Redbook average feels impact of WTC disaster
September 24, 2001-- Home Textiles Today,
New York — With anxious consumers sitting out much of the week, glued to the tube and watching news reports, same-store retail sales nose-dived during the second week of September, aborting a rebound begun weeks before with the first wave of rebate checks.
Same-store sales fell off by 3.5 percent, according to the widely watched Redbook Average, hitting the wall after a sturdy 1.7 percent increase recorded during the first week of September.
Hammered in the aftermath of the terrorist attacks upon New York's World Trade Center and the Pentagon were sales in the nation's big department stores, which registered a double-digit drop in same-store sales, dropping by 13.7 percent.
Sales in the big discount channel held relatively steady, though, advancing by 3.7 percent, as many consumers flocked to the malls to buy groceries, flags and television sets, said Redbook analyst Catlin Levis.
Through the first two weeks of the month, same-store sales slipped by 0.9 percent, Redbook reported, falling well short of a targeted gain of 2.3 percent. It was the first time in almost two months that sales failed to meet their target, suspending a brief turnaround in retail sales spurred by rebate checks and the Back-to-School season.
"The pace of sales growth continued to run below expectations," said Levis. "Most retailers were impacted by Tuesday's tragic events and closed on that day. Even after stores reopened, some merchants experienced increasing customer traffic while buying was down."
Making matters worse, said Levis, "tropical storm Gabrielle slashed and swamped northern and central Florida, leaving 570,000 homes and businesses in the dark. To a lesser extent, some stores last week may have been negatively affected by mismatched comparisons with last year's Labor Day." The declining trajectory in retail sales raised concerns, Levis noted, about the outlook for the rest of September.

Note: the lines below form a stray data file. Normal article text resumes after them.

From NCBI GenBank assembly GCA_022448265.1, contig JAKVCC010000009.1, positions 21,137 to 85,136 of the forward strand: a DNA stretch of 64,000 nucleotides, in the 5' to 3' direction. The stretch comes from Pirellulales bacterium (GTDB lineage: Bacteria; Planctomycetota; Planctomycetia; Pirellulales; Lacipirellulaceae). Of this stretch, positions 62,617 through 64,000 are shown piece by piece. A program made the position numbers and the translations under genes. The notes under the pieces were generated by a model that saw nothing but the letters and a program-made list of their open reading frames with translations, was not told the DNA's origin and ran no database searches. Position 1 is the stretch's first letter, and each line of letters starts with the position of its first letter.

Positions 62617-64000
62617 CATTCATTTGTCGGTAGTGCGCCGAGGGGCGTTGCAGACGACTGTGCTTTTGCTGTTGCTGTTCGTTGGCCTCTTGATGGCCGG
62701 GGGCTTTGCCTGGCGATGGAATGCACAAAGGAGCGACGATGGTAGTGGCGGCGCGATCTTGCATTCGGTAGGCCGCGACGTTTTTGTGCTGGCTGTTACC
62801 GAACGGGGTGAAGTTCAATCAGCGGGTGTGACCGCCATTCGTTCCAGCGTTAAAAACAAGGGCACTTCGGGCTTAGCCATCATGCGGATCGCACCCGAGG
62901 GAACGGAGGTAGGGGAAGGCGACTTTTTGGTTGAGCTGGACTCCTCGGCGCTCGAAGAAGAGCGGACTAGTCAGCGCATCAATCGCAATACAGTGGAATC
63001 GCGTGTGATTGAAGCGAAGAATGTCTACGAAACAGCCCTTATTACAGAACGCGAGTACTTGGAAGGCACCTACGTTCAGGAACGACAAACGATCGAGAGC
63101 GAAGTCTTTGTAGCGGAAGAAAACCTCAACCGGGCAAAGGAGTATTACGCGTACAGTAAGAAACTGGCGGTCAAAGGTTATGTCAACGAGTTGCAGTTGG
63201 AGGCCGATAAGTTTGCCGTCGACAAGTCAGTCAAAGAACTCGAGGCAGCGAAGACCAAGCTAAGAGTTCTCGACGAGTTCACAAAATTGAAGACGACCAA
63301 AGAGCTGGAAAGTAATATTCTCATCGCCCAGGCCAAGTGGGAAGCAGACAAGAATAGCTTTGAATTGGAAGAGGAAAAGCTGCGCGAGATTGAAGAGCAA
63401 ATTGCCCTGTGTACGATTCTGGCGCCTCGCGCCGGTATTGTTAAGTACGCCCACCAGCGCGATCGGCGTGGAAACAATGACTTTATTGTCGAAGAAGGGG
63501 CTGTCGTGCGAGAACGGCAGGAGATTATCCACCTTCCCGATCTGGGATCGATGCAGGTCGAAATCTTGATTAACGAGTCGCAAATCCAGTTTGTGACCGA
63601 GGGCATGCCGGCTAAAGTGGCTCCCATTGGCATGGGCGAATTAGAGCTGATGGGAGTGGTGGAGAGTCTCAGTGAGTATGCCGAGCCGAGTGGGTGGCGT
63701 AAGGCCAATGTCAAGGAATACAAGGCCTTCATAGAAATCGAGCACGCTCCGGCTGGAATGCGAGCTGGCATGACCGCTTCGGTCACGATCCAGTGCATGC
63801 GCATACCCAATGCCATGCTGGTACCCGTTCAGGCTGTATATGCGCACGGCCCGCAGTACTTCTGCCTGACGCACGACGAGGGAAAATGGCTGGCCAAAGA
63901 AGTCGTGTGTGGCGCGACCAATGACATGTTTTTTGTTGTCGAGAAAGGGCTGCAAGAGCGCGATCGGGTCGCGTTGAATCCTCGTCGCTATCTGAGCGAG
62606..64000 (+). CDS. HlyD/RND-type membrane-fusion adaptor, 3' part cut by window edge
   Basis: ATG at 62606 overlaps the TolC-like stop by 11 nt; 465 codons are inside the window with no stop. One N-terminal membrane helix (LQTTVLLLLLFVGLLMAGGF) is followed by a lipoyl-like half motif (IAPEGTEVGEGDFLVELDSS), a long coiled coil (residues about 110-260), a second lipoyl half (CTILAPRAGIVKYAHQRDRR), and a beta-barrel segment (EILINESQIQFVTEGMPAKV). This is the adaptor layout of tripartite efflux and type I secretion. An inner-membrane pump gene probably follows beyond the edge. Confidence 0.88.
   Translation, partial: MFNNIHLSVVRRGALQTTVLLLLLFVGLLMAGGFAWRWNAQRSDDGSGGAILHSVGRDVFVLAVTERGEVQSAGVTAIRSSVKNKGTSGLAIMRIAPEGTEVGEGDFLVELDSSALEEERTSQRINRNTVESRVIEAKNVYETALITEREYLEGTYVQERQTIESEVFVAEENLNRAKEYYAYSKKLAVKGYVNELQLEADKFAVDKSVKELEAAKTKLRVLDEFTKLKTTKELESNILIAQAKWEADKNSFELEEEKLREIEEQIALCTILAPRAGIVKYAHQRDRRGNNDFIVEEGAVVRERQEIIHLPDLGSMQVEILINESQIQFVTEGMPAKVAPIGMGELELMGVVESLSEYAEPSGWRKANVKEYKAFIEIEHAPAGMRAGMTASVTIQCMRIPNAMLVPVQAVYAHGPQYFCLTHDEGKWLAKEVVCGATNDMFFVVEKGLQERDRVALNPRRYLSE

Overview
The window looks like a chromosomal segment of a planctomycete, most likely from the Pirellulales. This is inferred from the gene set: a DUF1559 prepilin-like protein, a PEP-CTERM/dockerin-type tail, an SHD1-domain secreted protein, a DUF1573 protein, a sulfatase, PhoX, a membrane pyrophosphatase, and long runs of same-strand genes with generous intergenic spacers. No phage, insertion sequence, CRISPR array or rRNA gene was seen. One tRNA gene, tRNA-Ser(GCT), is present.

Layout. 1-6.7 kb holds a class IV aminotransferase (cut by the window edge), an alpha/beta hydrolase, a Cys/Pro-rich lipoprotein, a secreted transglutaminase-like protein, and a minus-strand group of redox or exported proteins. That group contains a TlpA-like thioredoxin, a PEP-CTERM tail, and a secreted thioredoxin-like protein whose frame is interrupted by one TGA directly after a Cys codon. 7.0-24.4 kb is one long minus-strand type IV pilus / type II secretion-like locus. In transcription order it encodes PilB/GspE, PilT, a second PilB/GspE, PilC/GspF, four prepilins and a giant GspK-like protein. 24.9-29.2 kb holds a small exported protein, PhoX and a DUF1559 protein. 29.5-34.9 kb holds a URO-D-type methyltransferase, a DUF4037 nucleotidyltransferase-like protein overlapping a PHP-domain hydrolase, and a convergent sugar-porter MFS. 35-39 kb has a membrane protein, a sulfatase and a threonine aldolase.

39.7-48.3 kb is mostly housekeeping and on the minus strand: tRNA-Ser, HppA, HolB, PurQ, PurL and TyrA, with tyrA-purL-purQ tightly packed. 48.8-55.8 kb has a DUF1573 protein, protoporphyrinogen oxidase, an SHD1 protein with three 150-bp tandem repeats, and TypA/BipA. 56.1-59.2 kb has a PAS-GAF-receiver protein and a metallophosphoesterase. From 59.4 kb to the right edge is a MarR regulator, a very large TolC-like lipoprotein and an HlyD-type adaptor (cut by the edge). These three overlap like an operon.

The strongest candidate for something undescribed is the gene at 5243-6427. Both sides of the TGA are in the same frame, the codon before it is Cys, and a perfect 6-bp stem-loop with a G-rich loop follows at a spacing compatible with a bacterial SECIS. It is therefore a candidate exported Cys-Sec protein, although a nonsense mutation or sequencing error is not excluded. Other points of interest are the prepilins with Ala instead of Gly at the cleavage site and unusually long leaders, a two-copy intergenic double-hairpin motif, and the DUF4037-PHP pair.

When consumers were buying, she said, "People were stocking up on emergency items such as candles, flashlights, fuel, bottled water and personal care products. Leading merchandise categories for the week were groceries, flags, home furnishings and televisions."
Discounters, Levis noted, "continued to suffer less than stores dependent on discretionary spending. As a result of the month's performance to date, retailers may have difficulty meting their targets. Regionally, business continued to be strongest in the Northeast and Midwest, while the West Coast was the weakest performer. Many retailers hope that consumer spending will bounce back as the holiday shopping season draws nearer."
Taking it on the chin with the rest of American retailing, Wal-Mart, the world's largest retailer, said on a weekly conference call that sales for the week ran modestly below company projections. "Sales started the week at levels similar to August but were impacted by Tuesday's tragic events." Customer traffic peaked early on Tuesday shortly after the attacks on the World Trade Center and the Pentagon, as antsy consumers loaded up on essentials like bottled water, food and gasoline cans. But later in the day, traffic fell off sharply as fixated Americans remained glued to the TV and news reports of the disaster.
American flags were flying off the shelves, and Wal-Mart said it sold about 116,000 on Tuesday, up 18-fold from the same day the year before. And the next day, Wednesday, more than 200,000 flags were sold.
Sales over the weekend, Wal-Mart reported, returned to more normal levels.
Federated Department Stores said sales for the week ended Sept. 15 fell about $65 million beneath company forecasts due to the terrorist attacks and their impact.
And Sears, Roebuck and Co. said same-store sales in its department stores dropped about 50 percent the day of the attacks. Especially hard hit were stores in New York and New Jersey.
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